On March 17, one of the world’s most famous pathologists and head of the International Pathological Association, at the request of Konstantin Sigov, director of the Center for European Humanitarian Studies at the National University of Kyiv-Mohyla Academy, expressed her thoughts on the war in Ukraine.
Lenka Karfíková is a Czech Catholic theologian, philosopher, translator (Anselm of Canterbury, Hugo Saint-Victor), and publisher (in the Oecumena Publishing House, Fontes Latini Bohemorum series, Library of the Medieval Tradition). Lenka Karfikova received her Ph.D. from Katholische Universität Eichstätt (Germany) in 1997, and is currently working as professor at Charles University in Prague, and as a researcher of the Center for Patristic, Medieval and Renassaince Studies in Olomouc (Czech Republic). She is a member of the Learned Society of the Czech Republic, the Czech Plato Society, the president of the Patristic Society of the Czech Republic, in 2015-2019 she was the vice-president of the Association Internationale d’Études Patristiques.
Thank you very much for the invitation to send a Czech voice to besieged Kiev. It is clear that the Czech solidarity with Ukraine, which has fallen victim to Russian aggression, is enormous. We immediately compare it with Munich in 1938, when the great powers Britain, France, and Italy agreed to abandon the Czech border regions inhabited mainly by Germans to Hitler. Czechoslovakia was determined to defend itself and mobilization took place, but we eventually surrendered, deserted by the allies, who wanted to prevent the war. They did not prevent it.
Our memories of August 1968, when a half-million-strong Soviet army invaded Czechoslovakia, are also present. We still remember songs from those times where we advised Russian soldiers: “Go home, Ivan, … and never come back. Never.” Nevertheless, the situation cannot be compared with yours, because we did not defend ourselves, even though we count 296 dead and 577 seriously injured in connection with the Soviet occupation. Our government, under pressure from Moscow, agreed to the “fraternal help” against the alleged imperialists, and our soldiers could not stand to arms, although some wanted to. This was followed by twenty years of the so-called “normalization”, when the “Prague Spring” and the freedom of the Czechs and Slovaks with it perished under the tanks of the Soviet occupiers. Thank God, all the Russian soldiers are gone again, since 1991. It was one of the first things that the free state, led by Václav Havel, negotiated after the “Velvet Revolution” of 1989.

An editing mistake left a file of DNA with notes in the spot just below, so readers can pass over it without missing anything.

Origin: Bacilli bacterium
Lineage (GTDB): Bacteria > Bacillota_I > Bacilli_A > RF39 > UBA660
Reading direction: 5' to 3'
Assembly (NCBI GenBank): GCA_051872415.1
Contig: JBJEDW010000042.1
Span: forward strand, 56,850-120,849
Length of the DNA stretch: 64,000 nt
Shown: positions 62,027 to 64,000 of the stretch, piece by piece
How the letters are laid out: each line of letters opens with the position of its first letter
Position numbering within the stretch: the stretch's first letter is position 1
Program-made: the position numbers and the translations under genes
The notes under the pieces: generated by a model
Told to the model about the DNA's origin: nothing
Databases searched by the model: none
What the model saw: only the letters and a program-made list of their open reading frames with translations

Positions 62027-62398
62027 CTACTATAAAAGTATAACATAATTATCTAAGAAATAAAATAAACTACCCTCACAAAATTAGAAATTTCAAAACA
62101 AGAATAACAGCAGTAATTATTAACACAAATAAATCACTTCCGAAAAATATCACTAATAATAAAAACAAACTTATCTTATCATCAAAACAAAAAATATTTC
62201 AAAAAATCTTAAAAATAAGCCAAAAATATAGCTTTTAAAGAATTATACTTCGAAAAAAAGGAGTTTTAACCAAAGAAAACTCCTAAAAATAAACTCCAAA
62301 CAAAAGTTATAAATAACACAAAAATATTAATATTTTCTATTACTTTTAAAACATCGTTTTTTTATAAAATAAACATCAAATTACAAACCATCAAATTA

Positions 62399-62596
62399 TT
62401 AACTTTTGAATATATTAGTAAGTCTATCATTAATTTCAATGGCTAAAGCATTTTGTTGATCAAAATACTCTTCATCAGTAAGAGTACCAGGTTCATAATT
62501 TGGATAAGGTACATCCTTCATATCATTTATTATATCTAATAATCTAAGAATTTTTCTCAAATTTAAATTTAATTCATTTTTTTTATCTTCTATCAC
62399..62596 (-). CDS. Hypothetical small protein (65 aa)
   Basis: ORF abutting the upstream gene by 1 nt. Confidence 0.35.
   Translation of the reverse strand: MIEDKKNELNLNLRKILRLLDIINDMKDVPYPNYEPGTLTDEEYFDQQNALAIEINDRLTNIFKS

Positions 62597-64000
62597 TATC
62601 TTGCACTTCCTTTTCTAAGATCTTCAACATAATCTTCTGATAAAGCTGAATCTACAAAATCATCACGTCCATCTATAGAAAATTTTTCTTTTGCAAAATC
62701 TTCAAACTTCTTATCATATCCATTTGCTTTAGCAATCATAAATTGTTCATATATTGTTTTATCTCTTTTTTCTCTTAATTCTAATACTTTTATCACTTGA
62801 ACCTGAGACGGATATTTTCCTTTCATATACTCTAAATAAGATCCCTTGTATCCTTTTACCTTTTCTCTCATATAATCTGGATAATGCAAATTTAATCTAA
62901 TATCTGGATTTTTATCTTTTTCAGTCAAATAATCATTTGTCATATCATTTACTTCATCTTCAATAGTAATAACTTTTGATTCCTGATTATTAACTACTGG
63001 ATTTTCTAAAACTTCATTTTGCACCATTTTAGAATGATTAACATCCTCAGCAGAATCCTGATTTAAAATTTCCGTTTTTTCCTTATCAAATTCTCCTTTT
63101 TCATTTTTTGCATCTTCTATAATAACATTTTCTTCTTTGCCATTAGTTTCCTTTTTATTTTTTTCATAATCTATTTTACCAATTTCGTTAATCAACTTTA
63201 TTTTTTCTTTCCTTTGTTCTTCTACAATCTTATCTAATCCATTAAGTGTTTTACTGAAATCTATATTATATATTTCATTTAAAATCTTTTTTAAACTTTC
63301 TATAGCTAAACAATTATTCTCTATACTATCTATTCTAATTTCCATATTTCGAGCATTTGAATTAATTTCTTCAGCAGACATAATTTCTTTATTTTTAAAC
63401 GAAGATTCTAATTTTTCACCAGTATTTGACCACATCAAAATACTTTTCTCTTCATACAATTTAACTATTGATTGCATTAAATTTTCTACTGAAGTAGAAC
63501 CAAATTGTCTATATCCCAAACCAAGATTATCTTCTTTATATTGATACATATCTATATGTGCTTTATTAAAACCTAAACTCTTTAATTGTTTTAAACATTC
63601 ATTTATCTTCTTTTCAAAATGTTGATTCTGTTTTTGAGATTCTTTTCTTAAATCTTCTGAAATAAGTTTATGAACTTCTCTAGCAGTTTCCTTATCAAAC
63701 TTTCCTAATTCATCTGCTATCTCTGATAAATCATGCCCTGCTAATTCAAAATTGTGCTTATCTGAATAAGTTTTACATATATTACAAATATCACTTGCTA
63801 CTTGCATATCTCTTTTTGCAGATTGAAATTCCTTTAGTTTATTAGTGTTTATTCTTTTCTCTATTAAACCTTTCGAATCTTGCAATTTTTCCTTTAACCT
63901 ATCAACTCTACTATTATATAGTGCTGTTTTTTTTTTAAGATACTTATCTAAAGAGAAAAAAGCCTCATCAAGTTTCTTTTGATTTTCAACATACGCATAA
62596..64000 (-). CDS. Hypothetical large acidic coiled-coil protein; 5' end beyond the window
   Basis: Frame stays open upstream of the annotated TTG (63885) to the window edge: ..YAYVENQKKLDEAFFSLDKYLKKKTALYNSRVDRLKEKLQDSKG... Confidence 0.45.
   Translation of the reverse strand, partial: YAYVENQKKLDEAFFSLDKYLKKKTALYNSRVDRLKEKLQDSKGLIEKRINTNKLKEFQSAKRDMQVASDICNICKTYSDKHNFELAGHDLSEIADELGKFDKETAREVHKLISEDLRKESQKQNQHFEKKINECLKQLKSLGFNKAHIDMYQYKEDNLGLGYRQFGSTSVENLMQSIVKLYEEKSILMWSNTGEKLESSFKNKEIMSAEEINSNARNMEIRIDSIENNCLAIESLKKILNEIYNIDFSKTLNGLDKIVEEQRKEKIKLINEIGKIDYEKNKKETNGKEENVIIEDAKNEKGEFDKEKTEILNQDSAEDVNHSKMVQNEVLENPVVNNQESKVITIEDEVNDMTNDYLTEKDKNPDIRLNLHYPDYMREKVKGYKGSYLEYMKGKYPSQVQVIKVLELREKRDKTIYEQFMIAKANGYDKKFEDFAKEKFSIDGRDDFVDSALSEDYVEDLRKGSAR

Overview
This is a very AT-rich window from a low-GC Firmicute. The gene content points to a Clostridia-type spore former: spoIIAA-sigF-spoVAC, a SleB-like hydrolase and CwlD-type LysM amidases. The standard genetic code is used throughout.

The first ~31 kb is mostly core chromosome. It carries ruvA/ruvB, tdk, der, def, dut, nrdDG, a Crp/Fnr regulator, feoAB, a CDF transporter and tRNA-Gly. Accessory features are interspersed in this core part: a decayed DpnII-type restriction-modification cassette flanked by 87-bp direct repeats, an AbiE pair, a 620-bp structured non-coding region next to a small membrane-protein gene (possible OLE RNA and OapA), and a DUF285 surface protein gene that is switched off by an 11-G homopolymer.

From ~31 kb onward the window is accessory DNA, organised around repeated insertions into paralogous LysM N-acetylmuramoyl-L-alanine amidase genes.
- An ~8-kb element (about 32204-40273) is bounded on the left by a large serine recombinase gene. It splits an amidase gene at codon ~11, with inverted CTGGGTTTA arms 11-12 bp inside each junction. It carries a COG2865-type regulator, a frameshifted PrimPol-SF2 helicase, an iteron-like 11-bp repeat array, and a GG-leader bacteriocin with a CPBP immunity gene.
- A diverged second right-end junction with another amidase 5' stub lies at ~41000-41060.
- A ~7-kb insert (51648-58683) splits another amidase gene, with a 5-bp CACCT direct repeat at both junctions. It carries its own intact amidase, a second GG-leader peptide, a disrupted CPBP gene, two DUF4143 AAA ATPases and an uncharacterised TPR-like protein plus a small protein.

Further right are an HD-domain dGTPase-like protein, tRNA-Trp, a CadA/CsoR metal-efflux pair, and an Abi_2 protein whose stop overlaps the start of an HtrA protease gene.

That is why Ukrainian flags now fly not only in Prague, but in all Czech cities and towns, we accept refugees as much as we can (there are already over 270,000 of them in our country), and we try to get to know the Ukrainian culture better. We play compositions by Valentin Silvestrov, we look at the photos from St. Sofia in Kiev and from the Pechersk Monastery, we read the Galician writer Taras Prochasko, we think about the analyses of the historian Serhiy Plokhiy. We admire the bravery and rationality of the Ukrainian President Volodymyr Zelensky; we compare him to Václav Havel, who was originally a man of the theatre, too, although, fortunately, he was not subjected to such a terrible trial. Recently, the Czech Prime Minister Petr Fiala, together with the Polish and Slovenian delegations, even visited President Zelensky and the Prime Minister Shmyhal in besieged Kiev to show them solidarity. Europe and NATO should help Ukraine as much as they can. It is our task in Europe to insist on it. After all, it is also our war. You are waging it not only for Ukrainian independence, but also for Europe as a free continent and the European and Christian ideas, such as the dignity of every human being and the right to personal and political freedom. It is utter cynicism that Vladimir Putin pretends to be the protector of Christianity while trampling on these most basic values.
It is only with great disgust and sorrow that we learn a practical lesson of his deadly ideology of Holy Russia (the “Russian World”) and of his claims to other post-socialist countries, now thankfully free. With a feeling of gratitude and shame, we realise that the Ukrainians are fighting for all of us now, and we wish wholeheartedly that you will succeed where we did not succeed in 1938 and 1968. Václav Havel’s words from 1989, ridiculed so many times by his critics, have gained a new meaning in these days: “Truth and love must prevail over lies and hatred.”
Greetings and solidarity from free Prague,Lenka, March 17, 2022